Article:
The division of the Roman Empire into four Praetorian prefectures originated in the age of the Tetrarchy yet outlived that period. In 318 AD, the Roman emperor Constantine the Great organized four prefectures: the Prefecture of Gaul, the Prefecture of Italy and Africa, the Prefecture of Illyricum, and the Prefecture of the East, each of which was overseen by a praetorian prefect. Each prefecture was subdivided into dioceses, themselves made up of provinces. The Roman Empire is the term conventionally used to describe the Ancient Roman polity in the centuries following its reorganization under the leadership of Octavian (better known as Caesar Augustus). ... The Tetrarchs, a porphyry sculpture sacked from a Byzantine palace in 1204, Treasury of St. ... Constantine. ... The praetorian prefect was commander of the Praetorian Guard until Constantine abolished it in 314. ... In some Christian churches, the diocese is an administrative territorial unit governed by a bishop, sometimes also referred to as a bishopric or episcopal see, though more often the term episcopal see means the office held by the bishop. ... Map of the Roman Empire, with the provinces, after 120 AD. In Ancient Rome, a province (Latin, provincia, pl. ...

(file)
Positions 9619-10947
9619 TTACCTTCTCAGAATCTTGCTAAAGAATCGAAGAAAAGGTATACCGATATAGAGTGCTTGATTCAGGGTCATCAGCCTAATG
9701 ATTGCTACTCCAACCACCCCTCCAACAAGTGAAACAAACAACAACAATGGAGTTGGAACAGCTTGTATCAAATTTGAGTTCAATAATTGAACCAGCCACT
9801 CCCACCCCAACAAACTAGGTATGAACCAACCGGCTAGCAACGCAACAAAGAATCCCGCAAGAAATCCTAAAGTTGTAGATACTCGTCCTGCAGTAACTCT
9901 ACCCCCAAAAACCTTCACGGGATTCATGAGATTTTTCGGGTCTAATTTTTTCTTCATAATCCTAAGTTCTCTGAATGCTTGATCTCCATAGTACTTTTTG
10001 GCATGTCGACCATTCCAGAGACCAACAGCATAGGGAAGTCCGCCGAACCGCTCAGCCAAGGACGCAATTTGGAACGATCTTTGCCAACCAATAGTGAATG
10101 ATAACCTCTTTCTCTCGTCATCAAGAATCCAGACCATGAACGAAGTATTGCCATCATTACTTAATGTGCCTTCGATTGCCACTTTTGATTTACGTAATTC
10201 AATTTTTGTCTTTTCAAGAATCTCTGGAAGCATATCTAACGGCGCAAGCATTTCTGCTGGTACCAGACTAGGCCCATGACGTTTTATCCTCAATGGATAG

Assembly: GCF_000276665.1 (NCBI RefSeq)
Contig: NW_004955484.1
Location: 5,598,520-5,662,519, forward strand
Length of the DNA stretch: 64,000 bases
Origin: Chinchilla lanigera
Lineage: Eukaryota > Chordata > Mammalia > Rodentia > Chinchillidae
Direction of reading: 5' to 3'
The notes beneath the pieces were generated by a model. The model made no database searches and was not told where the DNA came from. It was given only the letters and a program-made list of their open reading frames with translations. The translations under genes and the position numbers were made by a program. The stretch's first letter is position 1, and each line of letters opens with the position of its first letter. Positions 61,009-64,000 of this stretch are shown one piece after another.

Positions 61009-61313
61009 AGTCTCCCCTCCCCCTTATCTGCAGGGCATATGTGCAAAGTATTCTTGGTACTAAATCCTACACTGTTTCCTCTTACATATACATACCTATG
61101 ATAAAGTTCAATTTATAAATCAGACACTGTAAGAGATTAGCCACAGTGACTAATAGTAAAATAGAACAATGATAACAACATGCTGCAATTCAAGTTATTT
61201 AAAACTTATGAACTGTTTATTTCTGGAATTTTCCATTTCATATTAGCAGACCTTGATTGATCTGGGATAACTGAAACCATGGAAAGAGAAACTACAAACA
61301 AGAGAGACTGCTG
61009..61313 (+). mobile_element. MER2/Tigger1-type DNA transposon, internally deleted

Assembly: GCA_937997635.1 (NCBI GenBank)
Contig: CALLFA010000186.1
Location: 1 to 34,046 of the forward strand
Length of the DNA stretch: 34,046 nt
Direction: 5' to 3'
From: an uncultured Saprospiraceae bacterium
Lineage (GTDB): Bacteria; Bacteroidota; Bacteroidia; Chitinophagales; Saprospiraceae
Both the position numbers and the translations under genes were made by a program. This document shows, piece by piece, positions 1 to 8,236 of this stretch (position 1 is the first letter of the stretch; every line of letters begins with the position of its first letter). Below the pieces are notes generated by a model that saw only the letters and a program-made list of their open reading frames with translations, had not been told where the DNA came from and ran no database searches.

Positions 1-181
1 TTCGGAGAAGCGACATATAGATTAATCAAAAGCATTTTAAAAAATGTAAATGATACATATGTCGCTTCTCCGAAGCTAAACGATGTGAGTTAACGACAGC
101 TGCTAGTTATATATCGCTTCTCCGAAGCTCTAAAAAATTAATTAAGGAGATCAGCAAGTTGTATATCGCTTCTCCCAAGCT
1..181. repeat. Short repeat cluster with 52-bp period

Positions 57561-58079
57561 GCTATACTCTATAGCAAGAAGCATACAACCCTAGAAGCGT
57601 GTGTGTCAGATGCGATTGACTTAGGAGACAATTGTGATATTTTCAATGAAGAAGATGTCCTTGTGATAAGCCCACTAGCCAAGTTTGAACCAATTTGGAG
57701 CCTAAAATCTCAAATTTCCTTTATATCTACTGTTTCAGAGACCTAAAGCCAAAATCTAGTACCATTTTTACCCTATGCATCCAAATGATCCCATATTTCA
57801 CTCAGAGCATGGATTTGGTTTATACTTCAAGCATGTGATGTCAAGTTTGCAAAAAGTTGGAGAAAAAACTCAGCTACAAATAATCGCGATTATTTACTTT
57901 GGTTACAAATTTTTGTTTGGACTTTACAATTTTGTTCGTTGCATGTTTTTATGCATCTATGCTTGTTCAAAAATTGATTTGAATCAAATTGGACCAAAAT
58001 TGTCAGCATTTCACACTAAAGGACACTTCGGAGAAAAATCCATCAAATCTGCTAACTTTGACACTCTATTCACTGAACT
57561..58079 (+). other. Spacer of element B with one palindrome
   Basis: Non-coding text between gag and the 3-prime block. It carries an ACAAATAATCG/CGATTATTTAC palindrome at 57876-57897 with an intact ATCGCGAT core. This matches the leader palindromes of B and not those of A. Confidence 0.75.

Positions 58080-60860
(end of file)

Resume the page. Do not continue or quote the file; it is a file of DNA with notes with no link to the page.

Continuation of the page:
Roman Empire c. 350 AD, showing the four prefectures
Categories: Roman Empire Roman empire during Diocletian File links The following pages link to this file: Tetrarchy Western Roman Empire ... Roman empire during Diocletian File links The following pages link to this file: Tetrarchy Western Roman Empire ...
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